The Denver Urban Renewal Authority (DURA) took a big step forward this month in helping to ensure that TIF-funded projects are built by construction workers employed in high quality jobs. The adoption of two policies linking
job quality standards
to subsidized development projects represents a
key economic development reform
for Denver. The credit for this shift goes to the Prevailing Wage Committee, a grassroots organization composed of representatives of the building trades, and
(formerly known as the Front Range Economic Strategy Center) who have been working toward this achievement for more than a year.
For over 50 years, Denver has had a law requiring the payment of prevailing wages for construction and other site maintenance work performed by private contractors and subcontractors on projects that are publicly owned or “financed in whole or part” by the city. This law wasn’t applied consistently, however, and the city spent nearly a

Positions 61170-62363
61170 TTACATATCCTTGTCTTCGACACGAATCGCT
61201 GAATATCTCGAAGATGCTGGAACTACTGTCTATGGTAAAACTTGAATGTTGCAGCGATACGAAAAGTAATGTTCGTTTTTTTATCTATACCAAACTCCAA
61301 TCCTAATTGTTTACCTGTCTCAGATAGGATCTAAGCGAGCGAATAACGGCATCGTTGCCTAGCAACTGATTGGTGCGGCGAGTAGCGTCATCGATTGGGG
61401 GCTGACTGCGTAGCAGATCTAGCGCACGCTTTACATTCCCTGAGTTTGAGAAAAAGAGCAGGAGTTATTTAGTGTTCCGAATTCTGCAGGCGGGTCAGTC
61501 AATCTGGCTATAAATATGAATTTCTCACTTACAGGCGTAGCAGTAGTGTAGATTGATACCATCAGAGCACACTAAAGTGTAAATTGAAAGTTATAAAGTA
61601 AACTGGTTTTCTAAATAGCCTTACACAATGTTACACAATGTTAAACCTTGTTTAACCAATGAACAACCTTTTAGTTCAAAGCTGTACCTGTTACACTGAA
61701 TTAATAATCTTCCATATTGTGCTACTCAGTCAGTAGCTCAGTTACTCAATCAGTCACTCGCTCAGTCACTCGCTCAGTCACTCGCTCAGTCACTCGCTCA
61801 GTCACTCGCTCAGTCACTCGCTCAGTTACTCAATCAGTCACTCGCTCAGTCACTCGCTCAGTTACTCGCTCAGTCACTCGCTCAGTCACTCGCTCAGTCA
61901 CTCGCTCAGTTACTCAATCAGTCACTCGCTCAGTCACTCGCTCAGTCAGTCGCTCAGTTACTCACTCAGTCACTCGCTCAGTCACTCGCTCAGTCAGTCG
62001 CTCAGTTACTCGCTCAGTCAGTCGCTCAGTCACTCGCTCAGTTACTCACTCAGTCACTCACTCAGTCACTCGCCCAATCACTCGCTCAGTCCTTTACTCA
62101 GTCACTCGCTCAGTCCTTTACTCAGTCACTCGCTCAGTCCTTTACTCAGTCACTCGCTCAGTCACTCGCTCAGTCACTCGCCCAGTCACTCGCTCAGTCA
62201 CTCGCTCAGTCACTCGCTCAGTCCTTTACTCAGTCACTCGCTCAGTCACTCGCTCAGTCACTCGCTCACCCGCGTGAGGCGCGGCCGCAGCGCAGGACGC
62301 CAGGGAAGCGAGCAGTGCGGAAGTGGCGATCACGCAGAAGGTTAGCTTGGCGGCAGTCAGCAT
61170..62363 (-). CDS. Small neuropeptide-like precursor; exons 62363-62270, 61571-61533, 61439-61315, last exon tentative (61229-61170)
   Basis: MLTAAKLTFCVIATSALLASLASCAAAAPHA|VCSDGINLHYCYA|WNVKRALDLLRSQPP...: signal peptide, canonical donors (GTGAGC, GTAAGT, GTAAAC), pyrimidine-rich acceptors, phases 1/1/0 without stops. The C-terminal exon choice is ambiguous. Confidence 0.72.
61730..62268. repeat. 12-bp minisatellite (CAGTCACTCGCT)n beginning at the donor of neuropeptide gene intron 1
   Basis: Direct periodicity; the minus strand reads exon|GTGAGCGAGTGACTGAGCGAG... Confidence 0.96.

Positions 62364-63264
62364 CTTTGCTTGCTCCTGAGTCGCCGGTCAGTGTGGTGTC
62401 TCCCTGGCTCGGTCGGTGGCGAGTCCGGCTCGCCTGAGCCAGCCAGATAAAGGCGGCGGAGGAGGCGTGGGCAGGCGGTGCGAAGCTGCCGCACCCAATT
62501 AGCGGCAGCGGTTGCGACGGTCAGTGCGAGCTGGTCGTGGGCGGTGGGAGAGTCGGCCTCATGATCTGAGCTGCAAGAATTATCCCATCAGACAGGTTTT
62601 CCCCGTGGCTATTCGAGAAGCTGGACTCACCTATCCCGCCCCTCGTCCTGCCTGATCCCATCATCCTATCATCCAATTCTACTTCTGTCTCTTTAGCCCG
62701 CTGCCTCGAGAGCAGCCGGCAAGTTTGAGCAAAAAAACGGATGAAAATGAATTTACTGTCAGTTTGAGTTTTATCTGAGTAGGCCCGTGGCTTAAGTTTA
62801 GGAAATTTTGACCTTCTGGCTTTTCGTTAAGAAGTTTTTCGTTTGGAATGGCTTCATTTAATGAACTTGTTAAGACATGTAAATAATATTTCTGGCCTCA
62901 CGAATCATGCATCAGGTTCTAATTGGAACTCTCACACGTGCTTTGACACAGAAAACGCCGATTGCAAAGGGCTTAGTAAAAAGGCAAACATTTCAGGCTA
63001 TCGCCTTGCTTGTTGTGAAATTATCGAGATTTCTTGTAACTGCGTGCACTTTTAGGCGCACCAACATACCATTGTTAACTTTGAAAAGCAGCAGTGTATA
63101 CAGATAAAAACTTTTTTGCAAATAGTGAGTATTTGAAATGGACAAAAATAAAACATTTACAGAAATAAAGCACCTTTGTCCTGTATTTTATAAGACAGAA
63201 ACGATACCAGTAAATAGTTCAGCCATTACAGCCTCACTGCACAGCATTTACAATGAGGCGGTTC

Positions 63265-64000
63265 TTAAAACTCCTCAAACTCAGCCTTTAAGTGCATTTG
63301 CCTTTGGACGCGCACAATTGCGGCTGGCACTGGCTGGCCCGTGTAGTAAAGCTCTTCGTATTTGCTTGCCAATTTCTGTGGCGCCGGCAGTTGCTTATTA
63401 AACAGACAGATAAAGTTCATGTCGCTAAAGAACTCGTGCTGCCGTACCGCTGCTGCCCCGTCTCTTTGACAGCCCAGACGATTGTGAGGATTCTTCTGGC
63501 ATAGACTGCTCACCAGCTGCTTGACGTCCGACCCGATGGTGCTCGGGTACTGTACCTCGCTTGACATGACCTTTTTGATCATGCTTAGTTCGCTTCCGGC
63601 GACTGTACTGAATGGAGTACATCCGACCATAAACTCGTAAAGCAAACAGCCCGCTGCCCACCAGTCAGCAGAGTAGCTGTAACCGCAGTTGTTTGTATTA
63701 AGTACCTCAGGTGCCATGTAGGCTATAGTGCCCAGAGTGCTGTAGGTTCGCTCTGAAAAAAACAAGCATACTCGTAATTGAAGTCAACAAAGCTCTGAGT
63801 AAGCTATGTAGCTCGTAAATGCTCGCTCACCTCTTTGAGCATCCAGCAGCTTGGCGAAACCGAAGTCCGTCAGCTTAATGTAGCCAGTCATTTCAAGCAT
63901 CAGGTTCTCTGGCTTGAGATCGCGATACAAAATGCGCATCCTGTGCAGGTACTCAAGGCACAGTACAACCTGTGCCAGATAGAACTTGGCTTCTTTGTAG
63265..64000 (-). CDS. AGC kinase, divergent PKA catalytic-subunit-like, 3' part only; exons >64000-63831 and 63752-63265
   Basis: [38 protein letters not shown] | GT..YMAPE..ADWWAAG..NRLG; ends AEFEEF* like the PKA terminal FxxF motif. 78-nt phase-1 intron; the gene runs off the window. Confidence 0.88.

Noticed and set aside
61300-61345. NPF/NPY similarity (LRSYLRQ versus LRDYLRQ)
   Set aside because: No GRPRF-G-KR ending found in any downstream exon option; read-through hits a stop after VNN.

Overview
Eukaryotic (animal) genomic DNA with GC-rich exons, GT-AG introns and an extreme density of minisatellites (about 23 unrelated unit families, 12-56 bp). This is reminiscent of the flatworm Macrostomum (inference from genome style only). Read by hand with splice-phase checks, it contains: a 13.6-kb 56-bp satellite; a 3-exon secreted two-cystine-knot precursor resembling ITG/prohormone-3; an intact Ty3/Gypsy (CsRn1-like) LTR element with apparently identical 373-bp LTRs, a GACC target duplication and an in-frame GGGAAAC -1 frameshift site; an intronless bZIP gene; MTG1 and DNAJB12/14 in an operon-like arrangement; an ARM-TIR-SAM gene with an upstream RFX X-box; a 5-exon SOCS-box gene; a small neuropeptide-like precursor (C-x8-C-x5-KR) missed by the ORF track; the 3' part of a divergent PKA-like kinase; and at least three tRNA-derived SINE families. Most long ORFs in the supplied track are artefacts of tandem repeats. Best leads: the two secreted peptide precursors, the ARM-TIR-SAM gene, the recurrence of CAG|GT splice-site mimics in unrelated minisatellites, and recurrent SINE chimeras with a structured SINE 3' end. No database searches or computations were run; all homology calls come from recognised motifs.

half of a billion dollars
on TIF projects over the last decade, many of which didn’t require the payment of family-supporting wages.
DURA’s new rule applies Denver’s
Prevailing Wage Policy
to trunk infrastructure construction on TIF-funded development. Trunk infrastructure includes any work done on roads, public utilities, parks, police stations, libraries and more. The policy includes provisions for regular and overtime pay, fringe benefits and timely payment of employees. DURA further adopted the Enhanced Training Opportunity Policy, which requires all projects to dedicate one percent of their TIF allocation towards workforce training of existing and potential workers as well as small or disadvantaged construction business owners.
Though there are numerous types of development subsidies to which reforms such as
job quality standards
may be attached, there are not many specific to TIF projects. Denver joins Maine; West Virginia; Davenport and Des Moines, Iowa; Hartford, Connecticut; Missoula, Montana; and Los Angeles as
jurisdictions that mandate such standards
As one of the largest purchasers of construction services, government has significant power to bolster wages in the industry. The move by DURA toward guaranteeing good jobs in TIF projects represents a solid investment in stronger communities and more accountable development.